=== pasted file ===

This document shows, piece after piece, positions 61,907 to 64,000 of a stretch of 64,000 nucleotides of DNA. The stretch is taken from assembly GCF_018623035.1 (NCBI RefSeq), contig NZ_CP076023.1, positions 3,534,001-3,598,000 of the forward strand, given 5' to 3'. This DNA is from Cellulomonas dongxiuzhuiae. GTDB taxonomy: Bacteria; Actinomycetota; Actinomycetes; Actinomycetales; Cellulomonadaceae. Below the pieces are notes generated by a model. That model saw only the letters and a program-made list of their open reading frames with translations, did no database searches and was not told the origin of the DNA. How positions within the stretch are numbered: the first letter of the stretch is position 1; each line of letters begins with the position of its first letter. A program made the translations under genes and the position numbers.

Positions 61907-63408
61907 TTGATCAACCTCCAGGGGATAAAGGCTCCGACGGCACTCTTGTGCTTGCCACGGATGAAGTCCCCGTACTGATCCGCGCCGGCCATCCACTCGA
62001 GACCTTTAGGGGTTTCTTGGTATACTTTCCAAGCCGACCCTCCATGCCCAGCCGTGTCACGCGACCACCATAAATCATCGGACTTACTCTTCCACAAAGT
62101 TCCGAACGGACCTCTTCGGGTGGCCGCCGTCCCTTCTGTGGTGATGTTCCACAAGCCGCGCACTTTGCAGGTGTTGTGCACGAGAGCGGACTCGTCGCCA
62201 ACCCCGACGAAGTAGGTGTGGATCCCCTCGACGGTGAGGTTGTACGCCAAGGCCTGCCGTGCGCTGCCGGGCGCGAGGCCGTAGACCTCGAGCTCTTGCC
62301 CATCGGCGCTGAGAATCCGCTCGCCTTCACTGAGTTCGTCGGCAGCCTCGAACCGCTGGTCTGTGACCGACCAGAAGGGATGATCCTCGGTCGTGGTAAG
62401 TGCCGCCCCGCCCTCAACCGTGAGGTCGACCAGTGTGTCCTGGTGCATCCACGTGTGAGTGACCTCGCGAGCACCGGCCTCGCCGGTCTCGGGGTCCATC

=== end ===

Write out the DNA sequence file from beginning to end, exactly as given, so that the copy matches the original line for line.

This document shows, piece after piece, positions 61,907 to 64,000 of a stretch of 64,000 nucleotides of DNA. The stretch is taken from assembly GCF_018623035.1 (NCBI RefSeq), contig NZ_CP076023.1, positions 3,534,001-3,598,000 of the forward strand, given 5' to 3'. This DNA is from Cellulomonas dongxiuzhuiae. GTDB taxonomy: Bacteria; Actinomycetota; Actinomycetes; Actinomycetales; Cellulomonadaceae. Below the pieces are notes generated by a model. That model saw only the letters and a program-made list of their open reading frames with translations, did no database searches and was not told the origin of the DNA. How positions within the stretch are numbered: the first letter of the stretch is position 1; each line of letters begins with the position of its first letter. A program made the translations under genes and the position numbers.

Positions 61907-63408
61907 TTGATCAACCTCCAGGGGATAAAGGCTCCGACGGCACTCTTGTGCTTGCCACGGATGAAGTCCCCGTACTGATCCGCGCCGGCCATCCACTCGA
62001 GACCTTTAGGGGTTTCTTGGTATACTTTCCAAGCCGACCCTCCATGCCCAGCCGTGTCACGCGACCACCATAAATCATCGGACTTACTCTTCCACAAAGT
62101 TCCGAACGGACCTCTTCGGGTGGCCGCCGTCCCTTCTGTGGTGATGTTCCACAAGCCGCGCACTTTGCAGGTGTTGTGCACGAGAGCGGACTCGTCGCCA
62201 ACCCCGACGAAGTAGGTGTGGATCCCCTCGACGGTGAGGTTGTACGCCAAGGCCTGCCGTGCGCTGCCGGGCGCGAGGCCGTAGACCTCGAGCTCTTGCC
62301 CATCGGCGCTGAGAATCCGCTCGCCTTCACTGAGTTCGTCGGCAGCCTCGAACCGCTGGTCTGTGACCGACCAGAAGGGATGATCCTCGGTCGTGGTAAG
62401 TGCCGCCCCGCCCTCAACCGTGAGGTCGACCAGTGTGTCCTGGTGCATCCACGTGTGAGTGACCTCGCGAGCACCGGCCTCGCCGGTCTCGGGGTCCATC